Scottish Budget targets greater integration

02 March 2020 Seamus Ward

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ScotlandThe funding rise includes an extra £594m for frontline, territorial boards (see table), with NHS and national board capital increasing by £92m to £448m. The overall health and sport budget will rise to more than £15bn for the first time, and more than £9bn will be invested in integration.

The overall 4.2% cash rise in frontline funding includes a £17m pot to ensure no health board is more than 0.8% away from its target allocation. Dedicated funding of £121m will be allocated to improving outcomes. This includes an additional £28m for reform of mental health and child and adolescent mental health services. Mental health reform investment will rise to £89m – in the current year this fund is worth £61m.

The Scottish government has pledged that, over time, more than half of health spending will be in community services. This includes spending on areas such as general medical, dental and ophthalmic services, as well as community mental healthcare. In 2020/21, it plans to continue the move towards this goal, with more than £2.1bn allocated to community health services – up from £1.85bn in 2019/20.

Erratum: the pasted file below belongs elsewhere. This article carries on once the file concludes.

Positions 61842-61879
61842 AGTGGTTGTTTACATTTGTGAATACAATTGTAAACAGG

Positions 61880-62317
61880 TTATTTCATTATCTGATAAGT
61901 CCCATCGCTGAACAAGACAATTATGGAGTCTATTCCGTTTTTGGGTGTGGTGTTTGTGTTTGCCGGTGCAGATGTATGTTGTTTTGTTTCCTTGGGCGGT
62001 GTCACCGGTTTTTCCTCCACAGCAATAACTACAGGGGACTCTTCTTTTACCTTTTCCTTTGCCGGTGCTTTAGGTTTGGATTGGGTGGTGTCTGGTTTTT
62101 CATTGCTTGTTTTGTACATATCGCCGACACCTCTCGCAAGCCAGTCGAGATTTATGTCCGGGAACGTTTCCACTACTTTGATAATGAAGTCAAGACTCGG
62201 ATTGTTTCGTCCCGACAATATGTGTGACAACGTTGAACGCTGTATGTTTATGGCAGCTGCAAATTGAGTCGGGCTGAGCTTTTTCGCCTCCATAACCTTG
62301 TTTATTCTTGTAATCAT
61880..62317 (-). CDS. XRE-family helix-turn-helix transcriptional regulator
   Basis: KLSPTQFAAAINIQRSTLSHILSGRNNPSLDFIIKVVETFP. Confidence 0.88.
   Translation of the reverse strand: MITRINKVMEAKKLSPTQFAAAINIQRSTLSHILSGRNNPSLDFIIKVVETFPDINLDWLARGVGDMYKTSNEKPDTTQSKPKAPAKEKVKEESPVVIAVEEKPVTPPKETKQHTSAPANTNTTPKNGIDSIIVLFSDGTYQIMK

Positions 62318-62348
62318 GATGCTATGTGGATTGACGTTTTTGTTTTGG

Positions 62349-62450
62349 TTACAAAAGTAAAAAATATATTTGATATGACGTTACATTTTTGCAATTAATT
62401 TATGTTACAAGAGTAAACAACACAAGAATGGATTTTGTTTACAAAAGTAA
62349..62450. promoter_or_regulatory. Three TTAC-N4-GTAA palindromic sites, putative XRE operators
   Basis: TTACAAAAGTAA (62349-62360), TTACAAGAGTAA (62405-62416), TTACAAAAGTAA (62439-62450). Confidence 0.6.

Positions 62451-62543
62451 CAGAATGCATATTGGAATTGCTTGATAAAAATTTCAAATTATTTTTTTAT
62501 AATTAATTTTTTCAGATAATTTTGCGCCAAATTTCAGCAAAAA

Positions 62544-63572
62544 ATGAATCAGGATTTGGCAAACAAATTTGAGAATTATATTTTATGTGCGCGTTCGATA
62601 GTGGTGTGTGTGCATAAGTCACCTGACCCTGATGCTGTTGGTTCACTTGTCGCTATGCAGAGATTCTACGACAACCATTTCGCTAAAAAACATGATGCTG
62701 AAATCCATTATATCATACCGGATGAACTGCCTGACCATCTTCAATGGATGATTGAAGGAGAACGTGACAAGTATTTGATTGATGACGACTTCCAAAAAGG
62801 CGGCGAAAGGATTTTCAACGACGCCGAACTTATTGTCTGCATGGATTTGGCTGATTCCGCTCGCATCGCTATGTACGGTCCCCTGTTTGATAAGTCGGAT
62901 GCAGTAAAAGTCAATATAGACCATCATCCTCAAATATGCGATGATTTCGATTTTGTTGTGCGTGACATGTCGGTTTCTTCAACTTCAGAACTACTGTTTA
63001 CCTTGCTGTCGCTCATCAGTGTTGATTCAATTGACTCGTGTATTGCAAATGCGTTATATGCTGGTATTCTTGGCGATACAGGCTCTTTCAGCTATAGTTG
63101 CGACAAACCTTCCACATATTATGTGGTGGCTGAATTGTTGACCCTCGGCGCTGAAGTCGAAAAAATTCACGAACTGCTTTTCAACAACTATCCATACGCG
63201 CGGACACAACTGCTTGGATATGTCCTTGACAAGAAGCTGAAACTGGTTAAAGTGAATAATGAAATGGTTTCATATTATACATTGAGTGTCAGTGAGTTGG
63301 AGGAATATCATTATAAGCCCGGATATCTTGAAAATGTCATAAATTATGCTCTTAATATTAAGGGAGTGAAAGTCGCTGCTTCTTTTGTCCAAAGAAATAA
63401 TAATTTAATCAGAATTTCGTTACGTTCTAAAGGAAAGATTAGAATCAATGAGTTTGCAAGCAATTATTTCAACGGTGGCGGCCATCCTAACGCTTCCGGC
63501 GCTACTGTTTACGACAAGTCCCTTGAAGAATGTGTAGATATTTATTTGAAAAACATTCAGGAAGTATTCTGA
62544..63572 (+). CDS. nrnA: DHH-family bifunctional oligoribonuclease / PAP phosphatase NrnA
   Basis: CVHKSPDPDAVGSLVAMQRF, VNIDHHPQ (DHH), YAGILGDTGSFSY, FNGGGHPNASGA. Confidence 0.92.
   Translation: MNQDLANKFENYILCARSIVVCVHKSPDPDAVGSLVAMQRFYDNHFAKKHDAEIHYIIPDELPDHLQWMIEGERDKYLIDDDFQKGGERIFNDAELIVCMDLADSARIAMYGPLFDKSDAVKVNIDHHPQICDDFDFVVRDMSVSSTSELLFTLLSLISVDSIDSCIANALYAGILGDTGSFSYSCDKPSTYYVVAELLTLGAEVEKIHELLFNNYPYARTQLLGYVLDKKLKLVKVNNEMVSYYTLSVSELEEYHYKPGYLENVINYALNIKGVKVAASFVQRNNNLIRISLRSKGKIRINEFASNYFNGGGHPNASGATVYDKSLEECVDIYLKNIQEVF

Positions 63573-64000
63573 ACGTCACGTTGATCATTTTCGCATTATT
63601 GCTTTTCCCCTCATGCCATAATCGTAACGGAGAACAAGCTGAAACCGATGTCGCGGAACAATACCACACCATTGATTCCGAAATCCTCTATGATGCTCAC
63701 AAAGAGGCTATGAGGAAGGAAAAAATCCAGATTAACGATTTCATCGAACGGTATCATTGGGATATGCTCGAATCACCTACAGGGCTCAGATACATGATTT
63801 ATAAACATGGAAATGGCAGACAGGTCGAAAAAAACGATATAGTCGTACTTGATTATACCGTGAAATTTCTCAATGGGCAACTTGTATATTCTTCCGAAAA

Much of the focus of its capital spending will be environmental sustainability. The government said NHS Scotland’s greenhouse gas emissions will be net zero by 2045. The supply chain will be reviewed to minimise its environmental impact.

The Attend Anywhere programme of virtual clinics will be expanded, improving patient access and reducing emissions. Capital will also be provided to extend elective care capacity and invest in a new £200m hospital in Aberdeen.

National boards such as the Scottish Ambulance Service and Public Health Scotland will receive an additional £86.5m.

Health secretary Jeane Freeman said: ‘The Scottish Budget continues to shift the balance towards primary, social and community care and to support our focus on mental health. It ensures we remain on track to deliver more than half of frontline NHS spending in community health services by the end of this Parliament.’